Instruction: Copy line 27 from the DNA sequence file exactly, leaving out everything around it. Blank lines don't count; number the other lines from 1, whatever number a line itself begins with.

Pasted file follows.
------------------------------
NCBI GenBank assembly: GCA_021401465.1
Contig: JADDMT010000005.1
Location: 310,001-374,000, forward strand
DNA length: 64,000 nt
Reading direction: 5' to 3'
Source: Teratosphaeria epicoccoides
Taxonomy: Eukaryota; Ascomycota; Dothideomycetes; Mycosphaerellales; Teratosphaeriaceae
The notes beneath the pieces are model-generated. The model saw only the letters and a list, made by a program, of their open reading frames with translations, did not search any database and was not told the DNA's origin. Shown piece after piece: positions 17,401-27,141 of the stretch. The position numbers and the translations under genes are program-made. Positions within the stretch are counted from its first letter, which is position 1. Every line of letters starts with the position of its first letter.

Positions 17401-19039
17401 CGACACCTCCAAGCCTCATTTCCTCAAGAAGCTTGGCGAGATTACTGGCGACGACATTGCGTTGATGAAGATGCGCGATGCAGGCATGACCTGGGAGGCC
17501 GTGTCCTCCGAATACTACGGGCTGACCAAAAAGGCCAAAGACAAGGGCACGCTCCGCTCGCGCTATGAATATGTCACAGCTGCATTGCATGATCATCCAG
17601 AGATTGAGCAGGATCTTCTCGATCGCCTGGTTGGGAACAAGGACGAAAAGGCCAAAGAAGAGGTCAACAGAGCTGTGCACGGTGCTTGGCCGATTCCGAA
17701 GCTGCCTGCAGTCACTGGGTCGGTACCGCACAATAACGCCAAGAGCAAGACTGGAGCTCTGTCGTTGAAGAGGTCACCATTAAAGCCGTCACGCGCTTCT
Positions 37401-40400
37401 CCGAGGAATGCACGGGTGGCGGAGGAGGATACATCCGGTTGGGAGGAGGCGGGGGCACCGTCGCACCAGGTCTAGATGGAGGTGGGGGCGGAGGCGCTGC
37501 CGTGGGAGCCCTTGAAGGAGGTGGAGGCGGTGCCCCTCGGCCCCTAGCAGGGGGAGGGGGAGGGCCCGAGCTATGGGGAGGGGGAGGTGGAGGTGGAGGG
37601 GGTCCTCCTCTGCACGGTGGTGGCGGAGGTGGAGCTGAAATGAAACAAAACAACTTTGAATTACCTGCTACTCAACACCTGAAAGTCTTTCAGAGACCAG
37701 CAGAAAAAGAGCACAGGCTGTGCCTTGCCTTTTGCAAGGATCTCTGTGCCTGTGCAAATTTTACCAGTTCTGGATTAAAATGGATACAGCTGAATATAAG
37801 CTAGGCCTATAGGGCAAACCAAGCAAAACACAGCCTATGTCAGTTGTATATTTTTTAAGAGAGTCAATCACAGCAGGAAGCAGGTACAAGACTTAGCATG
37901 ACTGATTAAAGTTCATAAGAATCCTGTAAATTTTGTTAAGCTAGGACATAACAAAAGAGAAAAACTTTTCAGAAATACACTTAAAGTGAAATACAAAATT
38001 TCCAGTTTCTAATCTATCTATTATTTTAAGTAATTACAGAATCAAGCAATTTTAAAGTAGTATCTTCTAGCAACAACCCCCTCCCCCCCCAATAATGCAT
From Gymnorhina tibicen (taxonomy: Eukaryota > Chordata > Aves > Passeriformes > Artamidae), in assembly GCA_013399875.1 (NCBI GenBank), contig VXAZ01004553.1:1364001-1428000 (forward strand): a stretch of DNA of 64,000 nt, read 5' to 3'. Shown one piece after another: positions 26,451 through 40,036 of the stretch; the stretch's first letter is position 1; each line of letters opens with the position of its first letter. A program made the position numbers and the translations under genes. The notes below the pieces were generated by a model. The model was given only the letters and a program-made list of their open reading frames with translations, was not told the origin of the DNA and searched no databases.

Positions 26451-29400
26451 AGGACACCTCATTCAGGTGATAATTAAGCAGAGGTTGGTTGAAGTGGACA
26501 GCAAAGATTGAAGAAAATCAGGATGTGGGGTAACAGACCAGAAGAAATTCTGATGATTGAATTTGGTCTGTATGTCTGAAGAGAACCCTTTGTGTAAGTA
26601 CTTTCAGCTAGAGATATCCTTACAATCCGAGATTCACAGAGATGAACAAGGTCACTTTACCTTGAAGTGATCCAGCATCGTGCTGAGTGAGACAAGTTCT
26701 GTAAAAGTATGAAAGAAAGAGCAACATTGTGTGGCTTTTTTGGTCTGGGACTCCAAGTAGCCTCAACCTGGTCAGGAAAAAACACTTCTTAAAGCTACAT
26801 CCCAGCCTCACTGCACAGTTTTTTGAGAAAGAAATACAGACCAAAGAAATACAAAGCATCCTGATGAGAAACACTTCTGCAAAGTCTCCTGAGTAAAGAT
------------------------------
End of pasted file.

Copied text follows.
26701 GTAAAAGTATGAAAGAAAGAGCAACATTGTGTGGCTTTTTTGGTCTGGGACTCCAAGTAGCCTCAACCTGGTCAGGAAAAAACACTTCTTAAAGCTACAT